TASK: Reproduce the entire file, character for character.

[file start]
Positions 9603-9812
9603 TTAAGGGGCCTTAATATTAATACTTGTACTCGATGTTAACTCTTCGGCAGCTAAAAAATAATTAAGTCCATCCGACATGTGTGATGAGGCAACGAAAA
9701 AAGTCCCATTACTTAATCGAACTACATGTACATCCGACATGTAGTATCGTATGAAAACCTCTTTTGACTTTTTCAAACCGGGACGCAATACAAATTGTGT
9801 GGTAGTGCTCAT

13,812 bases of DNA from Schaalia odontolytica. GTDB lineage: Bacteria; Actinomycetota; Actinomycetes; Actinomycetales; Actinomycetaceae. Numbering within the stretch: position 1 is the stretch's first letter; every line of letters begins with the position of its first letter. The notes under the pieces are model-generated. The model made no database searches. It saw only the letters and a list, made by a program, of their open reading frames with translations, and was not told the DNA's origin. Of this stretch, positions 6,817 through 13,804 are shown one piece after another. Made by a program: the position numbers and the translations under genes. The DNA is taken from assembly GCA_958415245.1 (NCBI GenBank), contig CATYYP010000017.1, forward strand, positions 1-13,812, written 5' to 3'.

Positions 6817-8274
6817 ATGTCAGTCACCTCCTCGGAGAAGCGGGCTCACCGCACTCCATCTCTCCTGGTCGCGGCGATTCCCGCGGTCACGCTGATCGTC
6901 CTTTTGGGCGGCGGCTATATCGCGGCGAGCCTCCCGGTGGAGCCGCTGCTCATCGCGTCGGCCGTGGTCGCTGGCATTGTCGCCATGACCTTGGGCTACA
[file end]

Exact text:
Positions 9603-9812
9603 TTAAGGGGCCTTAATATTAATACTTGTACTCGATGTTAACTCTTCGGCAGCTAAAAAATAATTAAGTCCATCCGACATGTGTGATGAGGCAACGAAAA
9701 AAGTCCCATTACTTAATCGAACTACATGTACATCCGACATGTAGTATCGTATGAAAACCTCTTTTGACTTTTTCAAACCGGGACGCAATACAAATTGTGT
9801 GGTAGTGCTCAT

13,812 bases of DNA from Schaalia odontolytica. GTDB lineage: Bacteria; Actinomycetota; Actinomycetes; Actinomycetales; Actinomycetaceae. Numbering within the stretch: position 1 is the stretch's first letter; every line of letters begins with the position of its first letter. The notes under the pieces are model-generated. The model made no database searches. It saw only the letters and a list, made by a program, of their open reading frames with translations, and was not told the DNA's origin. Of this stretch, positions 6,817 through 13,804 are shown one piece after another. Made by a program: the position numbers and the translations under genes. The DNA is taken from assembly GCA_958415245.1 (NCBI GenBank), contig CATYYP010000017.1, forward strand, positions 1-13,812, written 5' to 3'.

Positions 6817-8274
6817 ATGTCAGTCACCTCCTCGGAGAAGCGGGCTCACCGCACTCCATCTCTCCTGGTCGCGGCGATTCCCGCGGTCACGCTGATCGTC
6901 CTTTTGGGCGGCGGCTATATCGCGGCGAGCCTCCCGGTGGAGCCGCTGCTCATCGCGTCGGCCGTGGTCGCTGGCATTGTCGCCATGACCTTGGGCTACA